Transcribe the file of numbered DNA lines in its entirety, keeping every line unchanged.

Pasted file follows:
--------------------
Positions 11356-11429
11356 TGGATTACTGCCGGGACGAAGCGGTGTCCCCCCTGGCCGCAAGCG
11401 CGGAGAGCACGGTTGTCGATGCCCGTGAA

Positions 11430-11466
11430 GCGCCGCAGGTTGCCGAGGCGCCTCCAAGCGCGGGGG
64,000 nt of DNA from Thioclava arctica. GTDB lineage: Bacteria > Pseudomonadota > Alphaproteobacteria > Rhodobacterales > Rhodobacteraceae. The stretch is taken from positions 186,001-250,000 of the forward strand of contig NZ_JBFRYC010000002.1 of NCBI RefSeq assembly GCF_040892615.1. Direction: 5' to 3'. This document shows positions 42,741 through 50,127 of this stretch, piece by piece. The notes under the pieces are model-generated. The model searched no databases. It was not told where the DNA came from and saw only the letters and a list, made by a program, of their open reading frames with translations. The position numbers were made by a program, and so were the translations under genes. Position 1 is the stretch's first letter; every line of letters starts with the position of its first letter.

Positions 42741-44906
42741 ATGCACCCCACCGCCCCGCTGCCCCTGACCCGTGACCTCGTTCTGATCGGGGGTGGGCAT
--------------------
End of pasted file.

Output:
Positions 11356-11429
11356 TGGATTACTGCCGGGACGAAGCGGTGTCCCCCCTGGCCGCAAGCG
11401 CGGAGAGCACGGTTGTCGATGCCCGTGAA

Positions 11430-11466
11430 GCGCCGCAGGTTGCCGAGGCGCCTCCAAGCGCGGGGG
64,000 nt of DNA from Thioclava arctica. GTDB lineage: Bacteria > Pseudomonadota > Alphaproteobacteria > Rhodobacterales > Rhodobacteraceae. The stretch is taken from positions 186,001-250,000 of the forward strand of contig NZ_JBFRYC010000002.1 of NCBI RefSeq assembly GCF_040892615.1. Direction: 5' to 3'. This document shows positions 42,741 through 50,127 of this stretch, piece by piece. The notes under the pieces are model-generated. The model searched no databases. It was not told where the DNA came from and saw only the letters and a list, made by a program, of their open reading frames with translations. The position numbers were made by a program, and so were the translations under genes. Position 1 is the stretch's first letter; every line of letters starts with the position of its first letter.

Positions 42741-44906
42741 ATGCACCCCACCGCCCCGCTGCCCCTGACCCGTGACCTCGTTCTGATCGGGGGTGGGCAT